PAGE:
An honest performance appraisal will keep things on track.

Review Your Tech Team

An honest performance appraisal will keep things on track.

Rather than having Greg and Steve answer one of your questions this month, we invited them to choose a key career topic that they haven’t been asked yet in this column, but that they’ve been burning to talk about.—Ed.

Greg Neilson says: First, I want to tell you about a situation that I hope will illustrate that technical skills alone have a relative importance on the job. A couple of years ago, I had a leadership role in a team that managed the LAN environment for the whole company. This included a central administration team and onsite staff in cities across the country.

Many members of the team were re-deployed from other areas of the company and had to learn everything from the ground up. But one member stood out from the others. A former marketing person now in a technical role, he never seemed to understand many technical concepts. What he did learn took ages to sink in. Technically, he was a long way behind everyone; I doubted whether he’d ever catch up.

Yet he would work long and hard to keep the users at his site happy and often relied on his technical contacts throughout the company to get him through. From his marketing background, he really knew how to cultivate useful contacts throughout the company. That’s in distinct contrast to most technical people I know who often like to keep to themselves. The people at his site absolutely loved him, yet because of his lack of technical knowledge, I wanted to have him removed. My manager at the time disagreed furiously with my assessment. As long as the customers were delighted (and they were), she didn’t care how he did his job.

Career Questions? Ask Steve and Greg
If you have a career question you’d like Greg and Steve to tackle, send email to [email protected]. Put “Pro Speak Question” in the subject line. We’ll select questions that seem applicable to a large number of readers.

It took me a number of years to be able to look back at this situation and realize that my manager was right all along. The key was what this team member was able to do, not how he did it. If he could use his contacts rather than his technical abilities to get the job done, so be it. The bottom line usually isn’t how someone works, but what he or she produces.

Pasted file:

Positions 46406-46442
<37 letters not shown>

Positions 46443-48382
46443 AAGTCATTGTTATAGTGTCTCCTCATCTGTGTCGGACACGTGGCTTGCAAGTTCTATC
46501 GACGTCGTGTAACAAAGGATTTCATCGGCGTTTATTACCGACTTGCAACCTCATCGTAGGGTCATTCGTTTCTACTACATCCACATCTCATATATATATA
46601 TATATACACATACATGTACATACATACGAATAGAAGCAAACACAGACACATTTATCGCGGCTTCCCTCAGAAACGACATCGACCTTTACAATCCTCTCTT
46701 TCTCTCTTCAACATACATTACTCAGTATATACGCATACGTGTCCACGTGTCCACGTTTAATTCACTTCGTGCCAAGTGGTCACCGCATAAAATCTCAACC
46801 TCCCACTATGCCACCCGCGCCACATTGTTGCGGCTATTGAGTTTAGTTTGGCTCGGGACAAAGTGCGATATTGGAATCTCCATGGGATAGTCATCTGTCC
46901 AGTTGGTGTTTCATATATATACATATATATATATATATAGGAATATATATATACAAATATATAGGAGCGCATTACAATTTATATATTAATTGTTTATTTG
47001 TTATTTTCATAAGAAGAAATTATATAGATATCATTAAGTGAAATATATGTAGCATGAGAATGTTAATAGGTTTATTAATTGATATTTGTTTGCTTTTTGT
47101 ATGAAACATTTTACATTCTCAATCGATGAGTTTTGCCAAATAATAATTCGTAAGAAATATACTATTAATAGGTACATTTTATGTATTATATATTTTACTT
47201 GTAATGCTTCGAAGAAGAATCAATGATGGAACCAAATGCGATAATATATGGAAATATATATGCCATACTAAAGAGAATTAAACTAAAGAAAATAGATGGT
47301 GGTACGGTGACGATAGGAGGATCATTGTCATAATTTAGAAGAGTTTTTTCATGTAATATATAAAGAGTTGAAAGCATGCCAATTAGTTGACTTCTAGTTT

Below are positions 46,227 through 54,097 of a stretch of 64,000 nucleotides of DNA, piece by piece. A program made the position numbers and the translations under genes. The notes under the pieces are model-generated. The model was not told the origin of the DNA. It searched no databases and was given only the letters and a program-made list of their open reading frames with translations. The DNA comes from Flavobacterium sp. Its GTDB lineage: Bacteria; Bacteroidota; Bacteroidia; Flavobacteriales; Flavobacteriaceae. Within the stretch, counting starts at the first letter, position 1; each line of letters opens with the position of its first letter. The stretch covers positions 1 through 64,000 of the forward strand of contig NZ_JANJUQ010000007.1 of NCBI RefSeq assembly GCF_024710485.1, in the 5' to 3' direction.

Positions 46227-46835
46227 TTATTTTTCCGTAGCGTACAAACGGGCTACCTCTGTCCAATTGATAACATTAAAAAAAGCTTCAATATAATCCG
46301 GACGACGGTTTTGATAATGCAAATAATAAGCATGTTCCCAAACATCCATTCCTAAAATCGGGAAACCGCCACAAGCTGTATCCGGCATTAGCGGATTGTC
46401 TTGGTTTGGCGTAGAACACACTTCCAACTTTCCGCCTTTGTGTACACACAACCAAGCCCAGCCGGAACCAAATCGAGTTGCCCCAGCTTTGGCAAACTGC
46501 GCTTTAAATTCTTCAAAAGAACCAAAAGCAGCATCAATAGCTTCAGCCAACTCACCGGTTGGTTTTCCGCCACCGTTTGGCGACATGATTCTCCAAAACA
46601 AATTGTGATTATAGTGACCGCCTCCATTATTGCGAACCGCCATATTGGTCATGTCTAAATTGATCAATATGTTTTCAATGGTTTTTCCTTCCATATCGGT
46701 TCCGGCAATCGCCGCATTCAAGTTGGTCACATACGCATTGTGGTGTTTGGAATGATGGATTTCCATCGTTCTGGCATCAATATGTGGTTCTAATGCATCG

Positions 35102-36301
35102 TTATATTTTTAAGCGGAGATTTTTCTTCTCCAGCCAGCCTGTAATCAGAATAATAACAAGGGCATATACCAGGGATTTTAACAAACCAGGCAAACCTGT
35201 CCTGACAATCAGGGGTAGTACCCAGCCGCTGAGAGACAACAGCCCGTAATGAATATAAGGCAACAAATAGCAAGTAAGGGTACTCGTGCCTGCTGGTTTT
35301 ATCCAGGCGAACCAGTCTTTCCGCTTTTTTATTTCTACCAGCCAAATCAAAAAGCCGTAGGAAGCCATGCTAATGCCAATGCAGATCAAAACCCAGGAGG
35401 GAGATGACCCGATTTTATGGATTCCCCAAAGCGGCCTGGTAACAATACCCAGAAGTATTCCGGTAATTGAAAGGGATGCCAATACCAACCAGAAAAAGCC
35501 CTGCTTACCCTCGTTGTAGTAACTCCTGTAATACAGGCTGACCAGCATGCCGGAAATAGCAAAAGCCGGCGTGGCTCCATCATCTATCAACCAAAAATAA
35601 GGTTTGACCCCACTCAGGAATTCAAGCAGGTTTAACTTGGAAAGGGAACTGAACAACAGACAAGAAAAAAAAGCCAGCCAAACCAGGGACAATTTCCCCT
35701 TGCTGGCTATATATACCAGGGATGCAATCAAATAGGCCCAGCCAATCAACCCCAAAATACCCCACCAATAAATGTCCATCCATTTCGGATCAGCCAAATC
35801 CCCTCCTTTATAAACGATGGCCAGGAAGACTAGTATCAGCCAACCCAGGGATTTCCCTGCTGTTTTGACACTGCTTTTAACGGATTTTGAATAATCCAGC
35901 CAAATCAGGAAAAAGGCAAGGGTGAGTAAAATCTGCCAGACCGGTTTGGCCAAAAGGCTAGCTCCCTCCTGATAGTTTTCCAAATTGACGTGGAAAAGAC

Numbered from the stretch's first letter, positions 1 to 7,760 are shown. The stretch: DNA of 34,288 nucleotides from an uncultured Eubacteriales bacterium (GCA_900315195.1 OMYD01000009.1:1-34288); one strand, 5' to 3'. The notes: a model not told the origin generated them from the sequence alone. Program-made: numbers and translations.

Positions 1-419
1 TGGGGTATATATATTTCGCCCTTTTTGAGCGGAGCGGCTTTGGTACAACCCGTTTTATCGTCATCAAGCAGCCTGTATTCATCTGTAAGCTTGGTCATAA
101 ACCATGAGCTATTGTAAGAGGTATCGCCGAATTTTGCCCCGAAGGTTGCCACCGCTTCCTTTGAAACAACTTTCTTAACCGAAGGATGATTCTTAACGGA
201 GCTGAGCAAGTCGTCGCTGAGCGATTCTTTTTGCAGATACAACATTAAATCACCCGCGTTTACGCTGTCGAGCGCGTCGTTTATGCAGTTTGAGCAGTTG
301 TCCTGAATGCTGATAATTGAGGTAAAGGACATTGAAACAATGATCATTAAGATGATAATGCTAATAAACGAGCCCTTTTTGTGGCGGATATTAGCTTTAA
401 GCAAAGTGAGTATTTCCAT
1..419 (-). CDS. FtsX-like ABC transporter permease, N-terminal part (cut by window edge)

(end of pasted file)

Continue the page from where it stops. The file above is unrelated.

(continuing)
Another lesson: A few years ago, I was team-leading a group of contract developers. I had high hopes for one of the programmers; since he had more experience than the others, I was paying him more. But after two days, it became evident that he didn’t work as quickly as the rest of the team. I felt obliged to call him in and tell him that I’d have to end the contract unless his productivity improved. He made a concerted effort but never reached the productivity level of the rest of the team.

Shortly after that, he began to prove his value. We had a data corruption problem in our system that no one was able to solve. This consultant had the patience to sit down and methodically determine the source of the problem (another system) and the mistake that had caused it. From then on, I assigned him to all of the difficult problems that no one else could get to the bottom of; as you can guess, he did well in this role.

From that experience I learned to be careful in comparing developers (or anyone, really) strictly on the basis of productivity. Some people naturally want to get a job done as quickly as possible; others want to take a considered and methodical approach. Just because someone’s approach doesn’t match yours, don’t jump to conclusions.

About the Author

Greg Neilson is a manager at a large IT services firm in Australia and has been a frequent contributor to and


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